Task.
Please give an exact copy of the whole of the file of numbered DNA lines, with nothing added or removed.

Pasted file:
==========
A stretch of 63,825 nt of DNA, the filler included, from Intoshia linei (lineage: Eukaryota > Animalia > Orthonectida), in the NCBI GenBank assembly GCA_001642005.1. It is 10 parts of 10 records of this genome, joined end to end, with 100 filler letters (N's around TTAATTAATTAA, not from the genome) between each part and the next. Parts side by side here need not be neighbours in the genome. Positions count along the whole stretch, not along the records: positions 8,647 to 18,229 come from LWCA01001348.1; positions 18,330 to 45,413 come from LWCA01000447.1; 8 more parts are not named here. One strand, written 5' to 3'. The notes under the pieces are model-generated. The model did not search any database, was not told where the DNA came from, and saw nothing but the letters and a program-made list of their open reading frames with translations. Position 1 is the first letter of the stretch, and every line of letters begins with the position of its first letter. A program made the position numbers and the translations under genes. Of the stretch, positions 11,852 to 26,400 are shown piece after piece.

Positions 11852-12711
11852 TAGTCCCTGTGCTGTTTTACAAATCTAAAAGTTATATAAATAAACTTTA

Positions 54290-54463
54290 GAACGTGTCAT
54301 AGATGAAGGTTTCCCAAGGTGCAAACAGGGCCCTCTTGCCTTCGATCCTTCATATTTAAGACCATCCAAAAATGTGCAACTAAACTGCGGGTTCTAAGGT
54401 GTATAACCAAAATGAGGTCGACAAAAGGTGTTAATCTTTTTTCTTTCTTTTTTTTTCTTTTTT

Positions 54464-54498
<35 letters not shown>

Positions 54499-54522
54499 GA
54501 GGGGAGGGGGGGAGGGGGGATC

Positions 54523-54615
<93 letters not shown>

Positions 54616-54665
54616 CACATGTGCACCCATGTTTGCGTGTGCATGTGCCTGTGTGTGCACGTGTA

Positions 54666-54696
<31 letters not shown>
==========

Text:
A stretch of 63,825 nt of DNA, the filler included, from Intoshia linei (lineage: Eukaryota > Animalia > Orthonectida), in the NCBI GenBank assembly GCA_001642005.1. It is 10 parts of 10 records of this genome, joined end to end, with 100 filler letters (N's around TTAATTAATTAA, not from the genome) between each part and the next. Parts side by side here need not be neighbours in the genome. Positions count along the whole stretch, not along the records: positions 8,647 to 18,229 come from LWCA01001348.1; positions 18,330 to 45,413 come from LWCA01000447.1; 8 more parts are not named here. One strand, written 5' to 3'. The notes under the pieces are model-generated. The model did not search any database, was not told where the DNA came from, and saw nothing but the letters and a program-made list of their open reading frames with translations. Position 1 is the first letter of the stretch, and every line of letters begins with the position of its first letter. A program made the position numbers and the translations under genes. Of the stretch, positions 11,852 to 26,400 are shown piece after piece.

Positions 11852-12711
11852 TAGTCCCTGTGCTGTTTTACAAATCTAAAAGTTATATAAATAAACTTTA

Positions 54290-54463
54290 GAACGTGTCAT
54301 AGATGAAGGTTTCCCAAGGTGCAAACAGGGCCCTCTTGCCTTCGATCCTTCATATTTAAGACCATCCAAAAATGTGCAACTAAACTGCGGGTTCTAAGGT
54401 GTATAACCAAAATGAGGTCGACAAAAGGTGTTAATCTTTTTTCTTTCTTTTTTTTTCTTTTTT

Positions 54464-54498
<35 letters not shown>

Positions 54499-54522
54499 GA
54501 GGGGAGGGGGGGAGGGGGGATC

Positions 54523-54615
<93 letters not shown>

Positions 54616-54665
54616 CACATGTGCACCCATGTTTGCGTGTGCATGTGCCTGTGTGTGCACGTGTA

Positions 54666-54696
<31 letters not shown>